Last update - 16:28 09/06/2006
The AIPAC case goes wild
What a dead journalist, two FBI agents, one imprisoned pedophile, a group of angry senators, a silent official and a puzzled biographer can do to the AIPAC case.
Some strange developments have taken place over the last few days that are relevant to the so-called AIPAC trial, in which Steven Rosen and Keith Weissman, former lobbyists for the American Israel Public Affairs Committee, have been accused of passing unauthorized information concerning national security to an Israeli diplomat and a journalist. Based on what we can determine from recent occurrences, one can only hope that the judge will dismiss this case soon and save all the involved parties major embarrassment.
This week saw a showdown that was forced upon a senior official in the Justice Department's criminal division, Matthew Friedrich, by Sen. Arlen Specter, a Republican from Pennsylvania, and his judiciary committee colleagues.
It is very relevant to the AIPAC case, though the original issue that triggered it is known as the "Anderson affair," the FBI's posthumous probe of columnist Jack Anderson. If you haven't been following the Anderson affair, here's a synopsis: The U.S. government is seeking 50 years' worth of papers from the late investigative reporter. Why? Well, that's the story we're telling here.
On Tuesday, members of the Senate Judiciary Committee were slamming the administration over its use of executive power. Sen. Charles Grassley, a Republican from Iowa, said in his opening statement: "If there is information that would really harm national security in the Jack Anderson archives, then it deserves to be protected from public disclosure. If there is really evidence of a crime in those papers, then the FBI should have access to it. However, the FBI should be willing and able to demonstrate that it has a legitimate reason to access the documents. It needs something more than just an assertion that there may be classified materials in the files."
And that was just the beginning.
"Why in heaven's name were you sent up here?" asked ranking Democrat Patrick Leahy as Friedrich, the witness from the Justice Department, refused to answer most of the questions. "Are there any questions you guys are allowed to answer other than your title, time of day?" fumed Leahy. Friedrich said he couldn't discuss the Anderson matter as it might hamper the FBI efforts to convict Rosen and Weissman.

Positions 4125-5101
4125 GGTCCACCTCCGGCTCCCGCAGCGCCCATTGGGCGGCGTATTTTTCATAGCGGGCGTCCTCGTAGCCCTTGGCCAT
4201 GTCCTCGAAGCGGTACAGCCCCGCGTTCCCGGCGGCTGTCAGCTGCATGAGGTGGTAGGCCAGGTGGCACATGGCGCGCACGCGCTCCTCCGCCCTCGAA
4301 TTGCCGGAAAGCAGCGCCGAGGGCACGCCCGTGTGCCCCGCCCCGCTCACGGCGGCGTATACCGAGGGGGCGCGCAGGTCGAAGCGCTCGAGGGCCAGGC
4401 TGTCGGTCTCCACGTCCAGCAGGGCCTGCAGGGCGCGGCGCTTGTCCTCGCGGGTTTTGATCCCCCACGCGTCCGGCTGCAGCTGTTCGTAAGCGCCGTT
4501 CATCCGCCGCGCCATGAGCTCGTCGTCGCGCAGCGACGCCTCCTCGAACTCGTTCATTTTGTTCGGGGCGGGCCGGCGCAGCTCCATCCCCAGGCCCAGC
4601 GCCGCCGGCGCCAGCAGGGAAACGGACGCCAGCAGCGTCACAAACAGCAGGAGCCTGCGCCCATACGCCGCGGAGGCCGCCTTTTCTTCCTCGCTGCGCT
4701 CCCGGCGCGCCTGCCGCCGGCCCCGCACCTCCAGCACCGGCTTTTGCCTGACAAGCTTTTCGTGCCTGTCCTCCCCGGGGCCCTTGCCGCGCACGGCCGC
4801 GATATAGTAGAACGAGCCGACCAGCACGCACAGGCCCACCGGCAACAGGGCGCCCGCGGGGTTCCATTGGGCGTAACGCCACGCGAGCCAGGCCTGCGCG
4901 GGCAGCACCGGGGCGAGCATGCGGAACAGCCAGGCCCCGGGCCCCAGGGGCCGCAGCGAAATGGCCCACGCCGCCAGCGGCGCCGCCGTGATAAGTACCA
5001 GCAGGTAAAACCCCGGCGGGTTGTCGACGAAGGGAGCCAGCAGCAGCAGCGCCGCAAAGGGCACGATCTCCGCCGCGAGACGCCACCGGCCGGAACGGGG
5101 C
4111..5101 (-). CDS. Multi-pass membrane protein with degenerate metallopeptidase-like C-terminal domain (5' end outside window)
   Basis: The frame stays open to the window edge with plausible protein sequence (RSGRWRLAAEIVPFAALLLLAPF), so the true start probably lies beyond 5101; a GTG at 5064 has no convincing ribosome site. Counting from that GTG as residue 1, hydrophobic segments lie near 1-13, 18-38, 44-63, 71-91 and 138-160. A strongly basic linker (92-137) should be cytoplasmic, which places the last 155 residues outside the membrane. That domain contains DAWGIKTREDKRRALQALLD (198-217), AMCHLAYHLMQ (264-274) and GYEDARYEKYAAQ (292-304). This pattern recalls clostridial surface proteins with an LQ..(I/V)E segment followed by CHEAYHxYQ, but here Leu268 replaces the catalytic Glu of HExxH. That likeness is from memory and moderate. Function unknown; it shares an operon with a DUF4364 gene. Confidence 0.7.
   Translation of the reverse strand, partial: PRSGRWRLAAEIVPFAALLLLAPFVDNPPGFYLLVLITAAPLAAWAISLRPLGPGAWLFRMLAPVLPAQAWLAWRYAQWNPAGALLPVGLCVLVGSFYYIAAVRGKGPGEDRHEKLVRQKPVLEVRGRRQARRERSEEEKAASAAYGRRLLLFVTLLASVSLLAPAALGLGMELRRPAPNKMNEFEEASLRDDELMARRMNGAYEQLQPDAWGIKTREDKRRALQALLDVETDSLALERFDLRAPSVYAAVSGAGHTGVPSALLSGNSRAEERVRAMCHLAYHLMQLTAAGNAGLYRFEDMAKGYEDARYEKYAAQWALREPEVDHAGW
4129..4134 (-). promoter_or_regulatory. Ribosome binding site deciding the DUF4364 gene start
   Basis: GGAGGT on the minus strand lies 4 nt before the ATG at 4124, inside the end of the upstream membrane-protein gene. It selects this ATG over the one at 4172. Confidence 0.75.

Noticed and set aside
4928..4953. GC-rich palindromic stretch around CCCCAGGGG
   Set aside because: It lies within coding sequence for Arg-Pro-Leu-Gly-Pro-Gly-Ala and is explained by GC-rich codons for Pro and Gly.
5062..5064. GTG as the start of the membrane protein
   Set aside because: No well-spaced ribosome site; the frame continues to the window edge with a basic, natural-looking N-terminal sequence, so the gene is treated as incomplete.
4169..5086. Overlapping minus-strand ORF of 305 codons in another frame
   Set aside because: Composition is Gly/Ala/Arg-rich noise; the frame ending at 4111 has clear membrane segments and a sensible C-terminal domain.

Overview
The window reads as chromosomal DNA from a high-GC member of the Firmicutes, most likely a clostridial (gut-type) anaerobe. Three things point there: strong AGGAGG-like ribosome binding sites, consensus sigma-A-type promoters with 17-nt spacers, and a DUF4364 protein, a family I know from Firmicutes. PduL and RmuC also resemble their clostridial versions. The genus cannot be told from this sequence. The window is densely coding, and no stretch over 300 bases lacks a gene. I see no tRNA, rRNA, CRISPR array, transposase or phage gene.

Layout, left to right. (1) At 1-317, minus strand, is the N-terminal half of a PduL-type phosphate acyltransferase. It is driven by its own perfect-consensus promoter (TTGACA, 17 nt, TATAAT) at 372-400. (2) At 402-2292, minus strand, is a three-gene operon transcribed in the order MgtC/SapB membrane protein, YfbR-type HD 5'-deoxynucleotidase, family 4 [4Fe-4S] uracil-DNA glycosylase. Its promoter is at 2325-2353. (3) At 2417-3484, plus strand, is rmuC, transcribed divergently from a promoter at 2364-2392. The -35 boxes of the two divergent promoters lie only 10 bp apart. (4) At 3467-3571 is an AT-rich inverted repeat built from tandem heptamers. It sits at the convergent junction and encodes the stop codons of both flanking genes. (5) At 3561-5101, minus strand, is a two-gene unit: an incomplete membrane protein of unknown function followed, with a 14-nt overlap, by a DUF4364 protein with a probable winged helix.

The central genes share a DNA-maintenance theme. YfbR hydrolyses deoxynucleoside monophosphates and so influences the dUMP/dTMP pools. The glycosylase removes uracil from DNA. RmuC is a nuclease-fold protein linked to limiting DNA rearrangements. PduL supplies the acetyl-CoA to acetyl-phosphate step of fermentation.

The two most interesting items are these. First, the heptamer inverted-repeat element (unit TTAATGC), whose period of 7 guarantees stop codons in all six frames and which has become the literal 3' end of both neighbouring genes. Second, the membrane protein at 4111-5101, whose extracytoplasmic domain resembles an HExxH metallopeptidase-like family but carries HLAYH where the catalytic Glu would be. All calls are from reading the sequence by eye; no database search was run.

Now, how can that be? We don't really know. However, some wild stories are circulating around town.
Mark Feldstein, a former reporter who's now writing a book about Anderson, is the one telling the most revealing story so far concerning this odd affair. He is the one testifying that two FBI agents showed up at his home in the beginning of March looking for 200 boxes of Anderson's papers, which the Anderson family gave him as he was working on the book. The two agents, according to Feldstein, said they wanted to look for evidence that Rosen and Weissman had passed classified documents to Anderson.
This seemed strange to Feldstein, since he knew that Anderson was diagnosed with Parkinson's disease in 1986 and had not really been doing much reporting between 1999 and 2004, the years in which the AIPAC case unfolded. His conclusion: "As bizarre as it sounded, I could only conclude that the Justice Department had decided that it wanted to prosecute people who might have whispered national security secrets decades ago to a reporter who is now dead."
But that's not all. Feldstein is saying that the agents also implied that they had an informant, a former assistant to Anderson. In his written testimony, Feldstein stated that this reliable informant was "imprisoned for sodomizing a boy under 13 and admitted having a history of mental illness and fabricating stories." Got it? Feldstein said he "cautioned them [the agents] about [the informant's] past and explicitly warned them that this prior history made him a source of questionable credibility" - but apparently to no avail.
Now, back to the AIPAC case and the lessons one can draw from this wild week of publications and testimonies:
1. If one was suspicious of earlier claims about the relevance of this case to the freedom of the press, I guess that's over now.
2. It is somewhat disturbing that the press got all excited about the case when this connection became clear, but not in the earlier stages when it was "just" lobbyists. Don't they deserve some protection even if there were no other implications?
3. It's almost tempting to hope that a trial will indeed take place, as it is clear now that many interesting, probably highly disturbing, stories will be exposed in the testimonies and the court interrogations.
4. However, how many more details do we need in order to conclude that this prosecution is flawed?
5. And if the FBI is still working to find new evidence, does it mean that what they have is not strong enough even for them?
6. When it comes to press freedom and misuse of executive power, it's easier for the Senate and other institutions to take a stand. You didn't hear any of them screaming when it was just about two pro-Israel lobbyists. Now they have started worrying, and this will result in more people taking Rosen and Weissman's side.
7. If you believe that judges are influenced by public opinion - and if you believed in the past that the judge in this case would find it very difficult to dismiss it altogether - will all of this make it easier for him to take the more gutsy decision?